4
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I wanted a $PWD shrinking for my $PROMPT with the following requirements:

  • $HOME is replaced by ~
  • All subpaths except the last one are replaced by their initial letters
  • Reasonably efficient

This is my attempt, with tests:

#!/bin/zsh

function shrinkpath()
{
  local dir="${1/#$HOME/~}"
  if [ $dir = "~" ]; then
    echo "~"
    return
  fi
  local split=(${(s:/:)dir%/*})
  local prefix="/"
  if [ "$split[1]" = "~" ]; then
    prefix=""
  fi
  local mid=$(for i ("$split[@]") ; do echo -n "${i:0:1}/" ; done)
  local last="${dir##*/}"
  echo "$prefix$mid$last"
}

echo "$(shrinkpath $HOME)"
echo "$(shrinkpath $HOME/foo)"
echo "$(shrinkpath $HOME/foo/bar/baz)"
echo "$(shrinkpath /)"
echo "$(shrinkpath /foo)"
echo "$(shrinkpath /foo/bar/baz)"

Output:

~
~/foo
~/f/b/baz
/
/foo
/f/b/baz

Seems to be doing the trick but I feel it could be smaller/simpler. In particular, my intuition tells me that I should be able to get away with a single check for "~" instead of two, and that I might be using too many intermediate variables. I am also not sure about whether there is a better way to do the "split by / and get the first letter of each subpath" part.

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3
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As this is for a prompt:

shrinkpath () {
  local split dir=${PWD/#~\//\~/}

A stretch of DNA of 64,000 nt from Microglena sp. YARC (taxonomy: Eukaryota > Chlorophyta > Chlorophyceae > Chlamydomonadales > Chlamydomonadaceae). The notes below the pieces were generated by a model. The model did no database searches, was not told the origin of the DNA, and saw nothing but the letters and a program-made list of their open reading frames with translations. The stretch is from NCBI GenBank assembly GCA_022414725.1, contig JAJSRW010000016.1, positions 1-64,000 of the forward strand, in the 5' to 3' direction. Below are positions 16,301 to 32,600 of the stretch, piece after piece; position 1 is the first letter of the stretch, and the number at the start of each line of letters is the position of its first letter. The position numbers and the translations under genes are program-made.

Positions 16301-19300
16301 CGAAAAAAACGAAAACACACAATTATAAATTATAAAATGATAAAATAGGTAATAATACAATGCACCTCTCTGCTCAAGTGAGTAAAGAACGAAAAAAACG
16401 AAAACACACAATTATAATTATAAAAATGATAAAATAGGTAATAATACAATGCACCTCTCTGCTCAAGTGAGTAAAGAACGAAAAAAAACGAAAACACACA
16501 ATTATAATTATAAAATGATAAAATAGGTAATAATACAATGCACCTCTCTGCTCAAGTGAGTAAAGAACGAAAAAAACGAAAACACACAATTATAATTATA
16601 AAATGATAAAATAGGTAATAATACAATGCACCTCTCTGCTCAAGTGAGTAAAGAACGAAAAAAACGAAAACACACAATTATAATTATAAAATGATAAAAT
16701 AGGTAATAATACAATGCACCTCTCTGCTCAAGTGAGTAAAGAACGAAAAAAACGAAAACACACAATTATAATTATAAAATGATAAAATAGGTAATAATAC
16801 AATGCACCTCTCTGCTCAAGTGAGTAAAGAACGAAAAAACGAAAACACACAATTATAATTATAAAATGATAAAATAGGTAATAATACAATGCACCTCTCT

case $dir in
    ~) dir='~' ;;
    *) split=( "${(@s:/:)dir}" )
       dir=${(j:/:M)split#?}${split[-1]:1} ;;
  esac
  psvar[1]=$dir
}

precmd_functions=( shrinkpath )
PS1='%1v%# '

This is similar to your current approach (split->process->join). The # modifier combined with the (M) flag is used for removing everything except the first character in every path component (after HOME prefix replacement). The last component is appended with its first character removed.

A prefix variable is not needed as the s flag is used inside double quotes with the @ flag (man zshexpn says of s:string: "For historical reasons, the usual behaviour that empty array elements are retained inside double quotes is disabled for arrays generated by splitting" ... "To override this behaviour, supply the (@) flag as well").

psvar is an array to use with the %v sequence in the prompt string. For testing, I added print -r -- $dir to the end of shrinkpath() so that different PWDs can be passed to see what it does with them (note the fourth test where HOME appears as a prefix, but isn't the user's home):

% PWD=$HOME shrinkpath
~
% PWD=$HOME/foo shrinkpath
~/foo
% PWD=$HOME/foo/bar/baz shrinkpath
~/f/b/baz
% PWD=${HOME}foo/bar/baz shrinkpath
/h/x/b/baz
% PWD=/ shrinkpath
/
% PWD=/foo shrinkpath
/foo
% PWD=/foo/bar/baz shrinkpath
/f/b/baz

Using %v in the prompt string and making use of a function to alter the psvar array should be more efficient than using the PROMPT_SUBST option with $(shrinkpath) as that approach would fork a subshell.

The * case could be changed to:

    */*/*)
       dir="${(@j:/:M)${(@s:/:)dir}#?}${dir##*/(?|)}" ;;

*/*/* to skip the split/join process when it's not needed. Zsh can nest parameter expansions like ${${${var}}}, so the intermediate split array is not really needed.

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